Call for ‘independent trawl’ of Arms Crisis files

Son of a former Army head of intelligence officer Col Michael Hefferon seeks new investigation

'We were living in no-man's land'


The son of a former Army head of intelligence has called for an “independent trawl” of government files to help establish the truth behind the 1970 Arms Crisis.

Colm Hefferon made his call after he heard how his father, the late Col Michael Hefferon, said he would not “commit perjury” on behalf of the State.

Colm Hefferon wants the files of the Departments of Justice, Defence and the Taoiseach to be examined because he is convinced they could help ascertain the full facts behind the still disputed Arms Crisis.

During the crisis, two Fianna Fáil ministers, Charles Haughey and Neil Blaney, were sacked by taoiseach Jack Lynch for allegedly conspiring to import arms for Northern nationalists.

The then minister of local government Kevin Boland resigned in protest, claiming that Lynch and others in the cabinet, in particular minister of defence James Gibbons, knew about the plan.

An Army intelligence officer, the late Capt James Kelly, who was charged with conspiring to import arms illegally always contended he was acting on behalf of the government and that he regularly briefed Gibbons on progress being made towards importing arms to help defend nationalists under threat from loyalists.

Over two trials the defendants – who included Haughey, Blaney, Capt Kelly and IRA leader John Kelly – were acquitted, or, as in the case of Blaney, charges were dropped.

Now Capt Kelly’s solicitor Frank Fitzpatrick has recounted to the Detail investigative website how a troubled Col Hefferon told him at the first of the two 1970 Arms Trials that he was not going to perjure himself to support the prosecution case for the State.

“At the first trial, I think on the first morning of the court, someone came to me and said Col Hefferon – Capt Kelly’s commander – wants to meet his solicitor,” he told journalist Steven McCaffery.

“I met him in the main hall of the court, a tall dignified person who said to me: ‘I spent two hours in the church this morning’ – and I think he mentioned even yesterday morning – ‘and I am not going to commit perjury. I have to tell you that your client is telling the truth’,” added Mr Fitzpatrick.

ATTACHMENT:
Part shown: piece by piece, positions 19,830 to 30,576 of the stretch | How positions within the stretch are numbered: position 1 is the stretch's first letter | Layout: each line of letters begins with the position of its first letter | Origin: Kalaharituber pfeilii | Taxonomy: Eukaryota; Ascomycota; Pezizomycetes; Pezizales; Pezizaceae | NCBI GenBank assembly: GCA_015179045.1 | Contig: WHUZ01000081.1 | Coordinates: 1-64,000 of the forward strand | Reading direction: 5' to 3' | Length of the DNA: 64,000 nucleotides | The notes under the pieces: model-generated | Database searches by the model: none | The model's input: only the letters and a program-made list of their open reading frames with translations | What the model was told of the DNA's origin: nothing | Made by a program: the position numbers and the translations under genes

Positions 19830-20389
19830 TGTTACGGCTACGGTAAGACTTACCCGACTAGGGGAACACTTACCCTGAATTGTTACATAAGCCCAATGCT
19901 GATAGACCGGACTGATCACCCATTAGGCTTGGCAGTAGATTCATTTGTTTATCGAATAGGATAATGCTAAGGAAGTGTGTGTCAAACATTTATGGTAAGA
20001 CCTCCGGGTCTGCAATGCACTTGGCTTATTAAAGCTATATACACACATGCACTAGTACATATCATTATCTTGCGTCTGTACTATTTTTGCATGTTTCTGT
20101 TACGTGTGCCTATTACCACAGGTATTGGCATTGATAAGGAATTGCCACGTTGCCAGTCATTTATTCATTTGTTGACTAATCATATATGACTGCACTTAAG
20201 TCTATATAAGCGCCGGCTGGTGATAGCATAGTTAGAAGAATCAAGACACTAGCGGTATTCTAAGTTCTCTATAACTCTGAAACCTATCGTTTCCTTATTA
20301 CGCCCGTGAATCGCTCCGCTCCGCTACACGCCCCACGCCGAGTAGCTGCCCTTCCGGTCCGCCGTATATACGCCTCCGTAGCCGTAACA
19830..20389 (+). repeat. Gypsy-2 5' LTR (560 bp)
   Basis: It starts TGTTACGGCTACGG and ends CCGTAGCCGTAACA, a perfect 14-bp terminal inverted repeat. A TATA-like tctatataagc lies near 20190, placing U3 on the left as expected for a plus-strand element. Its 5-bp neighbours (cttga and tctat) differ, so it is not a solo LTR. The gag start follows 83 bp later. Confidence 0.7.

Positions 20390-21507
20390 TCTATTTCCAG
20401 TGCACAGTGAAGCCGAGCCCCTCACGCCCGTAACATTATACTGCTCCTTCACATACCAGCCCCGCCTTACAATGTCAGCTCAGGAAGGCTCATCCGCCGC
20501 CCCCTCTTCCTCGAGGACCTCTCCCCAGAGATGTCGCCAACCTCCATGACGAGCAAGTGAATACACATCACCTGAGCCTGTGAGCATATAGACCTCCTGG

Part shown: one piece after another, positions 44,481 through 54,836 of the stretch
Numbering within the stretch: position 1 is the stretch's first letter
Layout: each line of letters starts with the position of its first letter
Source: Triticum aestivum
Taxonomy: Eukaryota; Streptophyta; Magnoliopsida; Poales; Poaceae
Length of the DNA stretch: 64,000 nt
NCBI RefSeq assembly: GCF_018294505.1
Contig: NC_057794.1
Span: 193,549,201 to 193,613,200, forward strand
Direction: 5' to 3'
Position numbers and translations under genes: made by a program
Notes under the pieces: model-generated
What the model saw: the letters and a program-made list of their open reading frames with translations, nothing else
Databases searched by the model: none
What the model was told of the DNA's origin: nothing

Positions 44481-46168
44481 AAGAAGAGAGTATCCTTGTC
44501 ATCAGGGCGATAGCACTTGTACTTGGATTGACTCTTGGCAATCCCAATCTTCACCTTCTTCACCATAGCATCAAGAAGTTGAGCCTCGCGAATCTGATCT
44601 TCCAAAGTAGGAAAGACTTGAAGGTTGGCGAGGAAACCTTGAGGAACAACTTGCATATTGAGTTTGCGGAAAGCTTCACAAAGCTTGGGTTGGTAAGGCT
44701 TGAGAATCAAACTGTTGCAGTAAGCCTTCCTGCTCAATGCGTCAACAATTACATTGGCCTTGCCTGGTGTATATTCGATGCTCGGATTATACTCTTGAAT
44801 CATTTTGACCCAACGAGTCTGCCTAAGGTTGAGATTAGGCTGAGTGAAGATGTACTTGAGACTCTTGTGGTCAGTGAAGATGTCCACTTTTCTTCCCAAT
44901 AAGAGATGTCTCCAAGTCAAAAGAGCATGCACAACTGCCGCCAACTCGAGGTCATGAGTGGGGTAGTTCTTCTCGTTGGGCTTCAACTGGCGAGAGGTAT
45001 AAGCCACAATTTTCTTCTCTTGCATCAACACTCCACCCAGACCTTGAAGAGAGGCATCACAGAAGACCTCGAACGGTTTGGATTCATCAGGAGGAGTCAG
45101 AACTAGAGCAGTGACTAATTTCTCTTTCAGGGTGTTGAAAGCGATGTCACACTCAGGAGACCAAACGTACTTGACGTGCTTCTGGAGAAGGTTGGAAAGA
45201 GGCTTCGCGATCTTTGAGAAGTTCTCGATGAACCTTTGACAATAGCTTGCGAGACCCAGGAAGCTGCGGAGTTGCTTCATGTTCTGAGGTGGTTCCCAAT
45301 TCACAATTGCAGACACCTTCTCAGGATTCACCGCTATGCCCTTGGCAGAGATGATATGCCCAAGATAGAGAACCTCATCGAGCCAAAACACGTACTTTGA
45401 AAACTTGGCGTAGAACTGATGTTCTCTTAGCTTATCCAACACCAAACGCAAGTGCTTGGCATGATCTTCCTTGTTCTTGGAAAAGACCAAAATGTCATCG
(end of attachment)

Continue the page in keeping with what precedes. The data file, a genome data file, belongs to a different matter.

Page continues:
Capt Kelly had always contended that he and Col Hefferon had kept Gibbons informed of the plan to import arms for nationalists and that they were acting under his instructions.

Documents from 1970 published in 2001 showed that book-of-evidence statements by Col Hefferon were altered. A government review found no evidence of an effort to influence the trial. It was argued the deletions referred only to the removal of hearsay evidence.

Col Hefferon’s family strongly dispute this, contending the alterations were to remove the claim that Col Hefferon and Capt Kelly had kept Gibbons informed of the plan to bring in arms.

The absolute truth behind the Arms Crisis has never properly emerged. There has been a long-running dispute over whether Lynch and most of his cabinet knew of the plan to arm the nationalist defence committees or whether it was a “rogue element” consisting of figures such as future taoiseach Charles Haughey, Neil Blaney, Capt Kelly and IRA leader John Kelly who were party to the plot.

Colm Hefferon said he was told by the Department of Defence that files relating to Col Hefferon’s eight years as Army head of intelligence did not exist.

Nonetheless, he believes there must be files extant in the Department of Defence and in the Departments of Justice and of the Taoiseach that could assist in unravelling the mystery of the Arms Crisis.

Colm Hefferon told the Detail that after his father’s evidence undermined the State’s case he was effectively subjected to official ostracisation. Mr Hefferon said that, as Mr Fitzpatrick recounted, his father was too honourable a man to perjure himself and betray his junior officer Capt Kelly.

“I am really proud of my Dad,” said Mr Hefferon.

“His big thing was he felt had asked Capt Kelly to do certain jobs. And he had to support him . . . He stood up for a junior officer that possibly other people might not have, [that they] might have sacrificed.”

Mr Hefferon added: “I don’t think it ever crossed his mind that he would ask James Kelly to do something and then run away.

“My father never ran away from anything.”

The Legacy project on the impact of the Troubles can be explored further on the Belfast-based investigative journalism website